Sanctuary Integrated Monitoring Network
Monitoring Project

Sanctuary Aerial Monitoring and Spatial Analysis Program

Principal Investigator(s)

  • Ben Waltenberger
    Channel Islands National Marine Sanctuary
  • Natalie Senyk
    Channel Islands National Marine Sanctuary


  • NOAA National Ocean Service
Start Date: October 07, 1997

Sanctuary Aerial Monitoring and Spatial Analysis Program (SAMSAP) was a long-term aerial monitoring program that collected data on vessel and visitor use patterns as well as cetacean populations within CINMS. It provided vital data for management, research, and emergency response needs.

Data collected includes mammal species or vessel type, as well as time and location. Patterns of distribution and factors influencing distribution of both vessels and marine mammals were noted. Additional data collected during emergency response includes the location and area covered by an oil spill or vessel grounding and the affected resources. Vessels were divided into commercial and recreational vessels and categorized as being involved in consumptive or non-consumptive activities.

Summary to Date

Between 1997 and 2012 SAMSAP monitored and analyzed physical and anthropogenic events in the sanctuary, including commercial and recreational vessel traffic, effects of shore runoff, oil spills, and biological data on marine mammals and giant kelp. Mapping the distribution of vessels in the sanctuary helped identify patterns of resource use while the aerial perspective provided a large-scale view for biological monitoring. SAMSAP data provides an excellent baseline to analyze MPA effects, as the program was initiated prior to MPA establishment.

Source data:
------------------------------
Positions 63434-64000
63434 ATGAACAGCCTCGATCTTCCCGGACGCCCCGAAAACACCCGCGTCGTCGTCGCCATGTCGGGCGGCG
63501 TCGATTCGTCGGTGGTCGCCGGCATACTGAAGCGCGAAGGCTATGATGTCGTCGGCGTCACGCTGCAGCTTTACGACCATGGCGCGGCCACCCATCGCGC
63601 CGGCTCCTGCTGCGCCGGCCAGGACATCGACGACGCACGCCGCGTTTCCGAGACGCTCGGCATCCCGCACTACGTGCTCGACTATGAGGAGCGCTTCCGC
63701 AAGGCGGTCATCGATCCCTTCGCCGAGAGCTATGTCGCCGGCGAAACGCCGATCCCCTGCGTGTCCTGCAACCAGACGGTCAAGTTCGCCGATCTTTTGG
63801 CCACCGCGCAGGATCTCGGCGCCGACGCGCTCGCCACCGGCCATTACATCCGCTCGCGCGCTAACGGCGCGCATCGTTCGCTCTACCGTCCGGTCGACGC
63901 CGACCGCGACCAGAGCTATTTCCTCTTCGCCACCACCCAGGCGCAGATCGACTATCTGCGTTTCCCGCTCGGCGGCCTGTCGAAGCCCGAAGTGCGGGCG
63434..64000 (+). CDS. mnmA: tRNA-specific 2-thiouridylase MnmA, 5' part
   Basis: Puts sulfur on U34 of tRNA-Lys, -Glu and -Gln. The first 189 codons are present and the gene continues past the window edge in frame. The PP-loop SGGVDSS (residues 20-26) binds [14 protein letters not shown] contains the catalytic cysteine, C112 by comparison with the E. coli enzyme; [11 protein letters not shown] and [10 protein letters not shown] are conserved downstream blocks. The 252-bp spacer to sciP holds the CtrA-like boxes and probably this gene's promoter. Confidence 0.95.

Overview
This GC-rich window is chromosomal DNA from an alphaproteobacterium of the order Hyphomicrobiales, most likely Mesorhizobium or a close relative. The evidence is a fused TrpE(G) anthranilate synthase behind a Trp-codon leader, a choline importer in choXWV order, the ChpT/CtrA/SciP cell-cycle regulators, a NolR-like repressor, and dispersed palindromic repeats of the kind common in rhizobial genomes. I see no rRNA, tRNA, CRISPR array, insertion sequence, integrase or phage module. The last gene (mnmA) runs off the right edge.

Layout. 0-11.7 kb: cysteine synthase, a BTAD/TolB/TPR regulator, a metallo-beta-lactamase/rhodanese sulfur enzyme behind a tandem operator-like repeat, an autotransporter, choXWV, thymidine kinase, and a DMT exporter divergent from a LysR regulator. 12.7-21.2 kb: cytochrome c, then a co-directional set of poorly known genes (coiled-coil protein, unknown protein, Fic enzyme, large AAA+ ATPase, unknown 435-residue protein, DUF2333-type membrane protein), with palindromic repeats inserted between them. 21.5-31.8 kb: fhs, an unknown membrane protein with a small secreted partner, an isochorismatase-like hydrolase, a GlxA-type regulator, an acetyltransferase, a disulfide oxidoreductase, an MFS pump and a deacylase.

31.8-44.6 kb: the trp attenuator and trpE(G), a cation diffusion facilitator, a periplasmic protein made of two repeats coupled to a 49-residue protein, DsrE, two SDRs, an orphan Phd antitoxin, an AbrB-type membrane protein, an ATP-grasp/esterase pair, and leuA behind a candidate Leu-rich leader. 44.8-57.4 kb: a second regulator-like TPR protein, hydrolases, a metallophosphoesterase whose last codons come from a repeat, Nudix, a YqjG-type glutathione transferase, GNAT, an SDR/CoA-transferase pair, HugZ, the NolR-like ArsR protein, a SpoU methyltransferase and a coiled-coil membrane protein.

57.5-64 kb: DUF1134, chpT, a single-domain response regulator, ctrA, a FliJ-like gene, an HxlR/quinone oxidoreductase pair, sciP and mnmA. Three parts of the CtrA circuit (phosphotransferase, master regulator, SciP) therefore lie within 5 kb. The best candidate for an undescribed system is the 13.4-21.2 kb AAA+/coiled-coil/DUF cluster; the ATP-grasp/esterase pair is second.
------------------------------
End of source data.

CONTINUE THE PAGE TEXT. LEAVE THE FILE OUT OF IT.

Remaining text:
Mapping the locations of recreational vessels and commercial vessels revealed a distinct spatial divergence. The majority of recreational vessels were concentrated in the eastern portion of the sanctuary, particularly around Anacapa and eastern Santa Cruz Islands, while the majority of commercial vessels were concentrated in the western portion of the sanctuary, specifically around San Miguel and Santa Rosa Islands. The majority of both commercial and recreational vessels were in close proximity to the islands. This information on use patterns assists the sanctuary in examining vessel displacement from MPAs.

Monitoring Trends

  • Commercial vessels were concentrated in the western portion of the sanctuary while recreational vessels were concentrated in the eastern portion of the sanctuary.
  • Reductions in both recreational and commercial fishing vessels were observed within MPAs after they were established at the Channel Islands.
  • After MPAs were established, the number of consumptive recreational vessels increased along the south side of Anacapa Island, which is open to fishing, while the number of non-consumptive recreational vessels increased in Scorpion State Marine Reserve.

Study Parameters

  • Distribution
  • Abundance
  • Maps

Study Methods

SAMSAP surveys took place once a week around all five islands within the sanctuary. Transects are flown at 1000 feet in elevation and in two parts: an inner loop flown one half nautical mile from island shorelines, and an outer loop flown four nautical miles from the island shorelines. Data is recorded on a laptop computer running custom survey software. The computer is interfaced to the aircraft’s Global Positioning System (GPS). Information recorded includes location, species (for cetaceans) or type (for vessels), and number present. Each survey flight is saved as an individual file, which is then added to a master database that is Geographic Information System (GIS) compatible. These data are freely available to researchers by request.

CINMS has used a variety of aircrafts including the P-68C Partenavia Observer twin engine fixed wing aircraft, Bell Jet Ranger and Long Range helicopters, and a Lake Seawolf Aircraft.

A total of 175 aerial surveys were conducted as part of SAMSAP between 1997 and 2006. Of these surveys, 97 ocurred before and 78 occurred after state MPAs were established in 2003.

During these flights, aerial observations of vessel traffic were made to assist in the study of anthropogenic use patterns. Vessels observed were categorized based on the type of activity: commercial (urchin boats, trawlers, gill-netters, lobster boats, and freighters) or recreational (recreational fishing boats, sailboats, and kayaks).